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2009

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2007 College of Physiotherapists of Ontario
Managing
Challenging Inter-
personal Situations
When Providing
Patient Care
Guide to the Standards
for Professional Practice
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Contents
Introduction .................................................................................................... 2
Identifying Challenging Behaviors......................................................... 2
Within a Therapeutic Relationship with a Patient .................................................................. 2
Within an interprofessional relationship .................................................................................. 4
With a Patients Partner or a Family Member .......................................................................... 6
Managing the Challenging Behaviors .................................................. 7
Implement Reective Practice/Self Awareness ....................................................................... 7
Develop and Follow a Plan .......................................................................................................... 8
Communicate the Plan ................................................................................................................ 9
Monitoring the Situation ........................................................................... 9
Documentation ........................................................................................... 10
Concluding a Challenging Situation With a Patient .................... 10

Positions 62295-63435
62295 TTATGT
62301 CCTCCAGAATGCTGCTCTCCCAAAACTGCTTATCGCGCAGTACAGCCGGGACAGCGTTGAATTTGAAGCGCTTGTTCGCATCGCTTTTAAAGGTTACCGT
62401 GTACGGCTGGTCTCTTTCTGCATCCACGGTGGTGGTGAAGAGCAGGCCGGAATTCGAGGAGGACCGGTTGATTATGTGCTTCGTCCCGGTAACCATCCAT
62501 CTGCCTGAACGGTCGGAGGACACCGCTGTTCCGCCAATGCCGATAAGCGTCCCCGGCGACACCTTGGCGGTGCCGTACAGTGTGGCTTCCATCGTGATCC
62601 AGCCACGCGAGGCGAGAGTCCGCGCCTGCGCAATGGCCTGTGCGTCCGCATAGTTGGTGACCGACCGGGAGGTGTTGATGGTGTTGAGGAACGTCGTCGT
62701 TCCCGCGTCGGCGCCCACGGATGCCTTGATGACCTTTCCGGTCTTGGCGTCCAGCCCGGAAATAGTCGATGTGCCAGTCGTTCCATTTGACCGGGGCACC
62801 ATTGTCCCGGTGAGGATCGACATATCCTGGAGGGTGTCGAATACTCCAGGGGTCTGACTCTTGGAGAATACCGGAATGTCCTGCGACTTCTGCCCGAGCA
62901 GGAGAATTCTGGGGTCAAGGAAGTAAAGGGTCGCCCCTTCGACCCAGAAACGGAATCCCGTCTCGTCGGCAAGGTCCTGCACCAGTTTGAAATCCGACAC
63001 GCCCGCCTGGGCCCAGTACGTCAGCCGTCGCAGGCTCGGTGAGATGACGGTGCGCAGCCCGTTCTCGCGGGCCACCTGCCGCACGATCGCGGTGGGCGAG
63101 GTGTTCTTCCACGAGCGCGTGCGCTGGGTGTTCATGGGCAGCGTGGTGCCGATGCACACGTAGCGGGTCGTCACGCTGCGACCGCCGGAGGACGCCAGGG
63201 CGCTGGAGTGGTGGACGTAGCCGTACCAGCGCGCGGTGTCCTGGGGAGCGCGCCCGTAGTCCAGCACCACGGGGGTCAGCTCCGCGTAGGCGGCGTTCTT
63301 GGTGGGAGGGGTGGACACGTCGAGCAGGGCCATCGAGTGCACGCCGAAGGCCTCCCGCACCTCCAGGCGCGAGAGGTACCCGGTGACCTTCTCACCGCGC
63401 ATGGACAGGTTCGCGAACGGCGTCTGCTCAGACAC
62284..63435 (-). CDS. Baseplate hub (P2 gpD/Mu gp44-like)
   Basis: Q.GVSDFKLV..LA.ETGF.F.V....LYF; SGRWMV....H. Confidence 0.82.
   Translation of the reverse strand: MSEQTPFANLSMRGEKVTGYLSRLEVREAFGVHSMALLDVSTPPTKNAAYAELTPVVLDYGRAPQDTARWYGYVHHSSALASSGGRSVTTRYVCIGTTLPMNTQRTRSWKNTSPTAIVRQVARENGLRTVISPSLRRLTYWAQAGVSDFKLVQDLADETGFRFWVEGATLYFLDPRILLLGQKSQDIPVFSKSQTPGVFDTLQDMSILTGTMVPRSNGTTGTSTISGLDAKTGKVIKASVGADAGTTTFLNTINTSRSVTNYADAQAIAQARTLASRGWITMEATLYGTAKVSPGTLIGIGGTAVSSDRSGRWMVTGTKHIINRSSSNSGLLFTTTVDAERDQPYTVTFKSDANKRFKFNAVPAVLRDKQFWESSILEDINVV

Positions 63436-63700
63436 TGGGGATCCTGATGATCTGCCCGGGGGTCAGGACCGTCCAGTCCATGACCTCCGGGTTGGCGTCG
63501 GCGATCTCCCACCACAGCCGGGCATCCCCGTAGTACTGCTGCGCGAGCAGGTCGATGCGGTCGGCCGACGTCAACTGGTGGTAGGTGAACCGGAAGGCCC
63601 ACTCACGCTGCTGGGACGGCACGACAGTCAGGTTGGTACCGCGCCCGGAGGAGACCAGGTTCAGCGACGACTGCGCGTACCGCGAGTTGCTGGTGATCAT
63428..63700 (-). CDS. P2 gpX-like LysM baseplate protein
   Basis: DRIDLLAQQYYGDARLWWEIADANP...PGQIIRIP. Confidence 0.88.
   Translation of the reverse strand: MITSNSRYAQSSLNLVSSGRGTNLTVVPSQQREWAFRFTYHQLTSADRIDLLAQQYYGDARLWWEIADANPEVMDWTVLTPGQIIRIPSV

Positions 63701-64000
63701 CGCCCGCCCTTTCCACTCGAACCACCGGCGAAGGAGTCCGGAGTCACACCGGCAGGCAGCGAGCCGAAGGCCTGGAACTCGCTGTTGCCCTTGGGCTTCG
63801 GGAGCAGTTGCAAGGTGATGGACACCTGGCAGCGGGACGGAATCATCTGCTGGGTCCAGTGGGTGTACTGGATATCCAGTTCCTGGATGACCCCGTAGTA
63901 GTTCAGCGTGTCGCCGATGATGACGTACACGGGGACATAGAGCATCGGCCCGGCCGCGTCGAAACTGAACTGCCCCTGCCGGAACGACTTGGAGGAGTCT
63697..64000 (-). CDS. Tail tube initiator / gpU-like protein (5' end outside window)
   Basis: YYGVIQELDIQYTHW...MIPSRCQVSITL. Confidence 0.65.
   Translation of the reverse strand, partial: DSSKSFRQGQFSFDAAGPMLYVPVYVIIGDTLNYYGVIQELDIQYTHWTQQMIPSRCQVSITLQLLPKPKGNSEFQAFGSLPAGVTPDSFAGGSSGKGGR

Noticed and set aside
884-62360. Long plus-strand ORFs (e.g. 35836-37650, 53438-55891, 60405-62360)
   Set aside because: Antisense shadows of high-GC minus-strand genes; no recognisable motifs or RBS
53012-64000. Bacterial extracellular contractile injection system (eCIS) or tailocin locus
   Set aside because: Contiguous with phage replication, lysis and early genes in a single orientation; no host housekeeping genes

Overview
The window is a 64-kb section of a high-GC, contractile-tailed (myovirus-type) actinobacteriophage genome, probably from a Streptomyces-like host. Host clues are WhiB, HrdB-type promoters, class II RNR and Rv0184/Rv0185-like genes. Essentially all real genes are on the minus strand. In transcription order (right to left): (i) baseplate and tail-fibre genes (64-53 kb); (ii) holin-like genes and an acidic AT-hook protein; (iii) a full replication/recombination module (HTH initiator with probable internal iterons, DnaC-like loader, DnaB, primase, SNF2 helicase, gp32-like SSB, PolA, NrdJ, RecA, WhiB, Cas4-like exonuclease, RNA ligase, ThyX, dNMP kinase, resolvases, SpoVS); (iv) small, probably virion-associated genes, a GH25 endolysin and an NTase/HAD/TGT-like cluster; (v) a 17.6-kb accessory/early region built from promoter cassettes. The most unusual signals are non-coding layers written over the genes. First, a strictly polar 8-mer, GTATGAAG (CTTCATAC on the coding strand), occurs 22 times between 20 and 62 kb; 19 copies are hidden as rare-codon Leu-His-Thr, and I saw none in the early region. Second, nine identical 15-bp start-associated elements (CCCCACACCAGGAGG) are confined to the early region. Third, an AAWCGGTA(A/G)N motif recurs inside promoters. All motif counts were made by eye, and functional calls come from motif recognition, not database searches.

Decision Tree/Algorithm ......................................................................... 12
Appendix: Stages Of Change ................................................................ 13
Resources ....................................................................................................... 14
2007, reconrmed December, 2009
College of Physiotherapists of Ontario
www.collegept.org
This document is the result of a collaborative effort between the College of Physical Therapists of
Alberta (CPTA) and the College of Physiotherapists of Ontario.
Note: This Guide to the Standard for Managing Challenging Interpersonal Situations when Providing
Patient Care is intended to assist registrants in understanding the expectations of the College as
dened in the Standard for Professional Practice: Managing Challenging Interpersonal Situations
when Providing Patient Care and in conjunction with other practice standards for the profession,
including those dened in the Standards for Practice for Physiotherapists.
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Introduction
When caring for a patient, registrants are required to be thoughtful and purposeful in how they manage
challenging interpersonal situations that may interfere with their ability to deliver quality care culmi-